Brussels, 03 Oct 2003
The counting system used by Ancient Greece's greatest thinkers to carry out their calculations was probably invented by their key trading partner, Egypt, new research suggests.
Aristotle, Euclid, Archimedes and many more classical thinkers favoured Greek alphabetic numerals - which were in continuous use in the Greek-speaking world from ancient times until the fall of the Byzantine Empire in the 15th century - to make their complex and pioneering calculations. However, despite the system's widespread use by Greece's brightest mathematicians and physicists, new research suggests that the Greeks borrowed the alphabetic numerals named after them from the Ancient Egyptians.
The study uncovers striking similarities between the Greek numbering system - that uses more than different symbols for numbers plus a couple of other symbols for meaning - and Egyptian demotic numerals which were created in the late 8th century BC and were in use until about 450AD.
Both systems operated with a decimal base but lacked a zero and were non-positional, i.e. the relative position of a numeral does not bear a relation to its value. These features made the system somewhat cumbersome to use, but humanity would have to wait until medieval times for the streamlining innovations of the zero and positional values to be invented by Muslim scholars.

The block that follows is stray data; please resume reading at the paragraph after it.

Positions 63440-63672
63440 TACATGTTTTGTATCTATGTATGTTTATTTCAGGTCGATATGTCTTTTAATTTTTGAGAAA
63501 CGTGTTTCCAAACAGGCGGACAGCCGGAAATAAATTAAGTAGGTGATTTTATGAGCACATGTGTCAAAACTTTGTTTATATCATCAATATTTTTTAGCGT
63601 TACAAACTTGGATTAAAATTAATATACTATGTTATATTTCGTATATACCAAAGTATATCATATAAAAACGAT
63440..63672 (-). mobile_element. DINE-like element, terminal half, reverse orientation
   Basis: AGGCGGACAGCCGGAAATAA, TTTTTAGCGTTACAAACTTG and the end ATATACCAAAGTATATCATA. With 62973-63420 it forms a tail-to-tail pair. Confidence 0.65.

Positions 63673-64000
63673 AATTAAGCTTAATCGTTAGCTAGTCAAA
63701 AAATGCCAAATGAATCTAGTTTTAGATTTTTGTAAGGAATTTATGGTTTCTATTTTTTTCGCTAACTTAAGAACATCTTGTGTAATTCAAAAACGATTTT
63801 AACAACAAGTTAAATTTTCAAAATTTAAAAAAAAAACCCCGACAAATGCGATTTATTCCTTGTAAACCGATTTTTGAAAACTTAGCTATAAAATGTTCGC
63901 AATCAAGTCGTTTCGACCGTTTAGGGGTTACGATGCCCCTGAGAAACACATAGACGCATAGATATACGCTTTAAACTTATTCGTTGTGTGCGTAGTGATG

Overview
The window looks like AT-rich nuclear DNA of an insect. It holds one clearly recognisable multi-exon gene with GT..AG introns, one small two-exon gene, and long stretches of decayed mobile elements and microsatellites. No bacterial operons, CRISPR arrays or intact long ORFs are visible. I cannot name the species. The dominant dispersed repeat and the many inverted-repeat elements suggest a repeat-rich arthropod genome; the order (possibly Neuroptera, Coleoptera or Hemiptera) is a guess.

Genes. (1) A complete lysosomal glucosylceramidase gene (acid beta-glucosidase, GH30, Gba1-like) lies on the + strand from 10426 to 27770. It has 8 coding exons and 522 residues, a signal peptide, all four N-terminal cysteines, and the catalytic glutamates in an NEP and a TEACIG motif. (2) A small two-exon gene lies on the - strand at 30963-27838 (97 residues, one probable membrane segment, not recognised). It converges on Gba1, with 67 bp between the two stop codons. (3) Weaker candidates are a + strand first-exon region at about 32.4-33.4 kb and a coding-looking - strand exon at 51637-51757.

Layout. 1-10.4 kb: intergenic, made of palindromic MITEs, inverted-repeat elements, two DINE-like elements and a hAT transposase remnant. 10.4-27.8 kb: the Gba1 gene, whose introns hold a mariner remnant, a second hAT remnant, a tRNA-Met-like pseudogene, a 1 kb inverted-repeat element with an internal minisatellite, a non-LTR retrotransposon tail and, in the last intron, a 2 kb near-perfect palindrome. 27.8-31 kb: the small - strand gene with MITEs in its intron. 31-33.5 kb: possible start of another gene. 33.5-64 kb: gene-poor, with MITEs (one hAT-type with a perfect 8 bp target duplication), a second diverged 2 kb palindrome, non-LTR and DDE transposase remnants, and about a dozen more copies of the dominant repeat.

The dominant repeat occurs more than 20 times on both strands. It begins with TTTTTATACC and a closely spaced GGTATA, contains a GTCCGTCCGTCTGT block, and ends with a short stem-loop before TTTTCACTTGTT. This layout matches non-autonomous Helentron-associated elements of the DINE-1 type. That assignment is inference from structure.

The author of the comparative analysis, Stephen Chrisomalis of McGill University in Montreal, Canada, argues that an explosion in trade after 600BC between Greece and Egypt - two of the classical world's trading giants - prompted Greek merchants to take the popular Egyptian system back home, where it was adapted for local use.
"We know that there was an enormous amount of contact between the Greeks and Egyptians at this time," Chrisomalis told the BBC. If the Canadian academic is correct, then traditional thinking that the versatile, if awkward, number system was developed by Greeks in western Asia Minor (present-day Turkey) will have to be revised.
The research, which was described as plausible by some mathematicians, will appear in the journal Antiquity.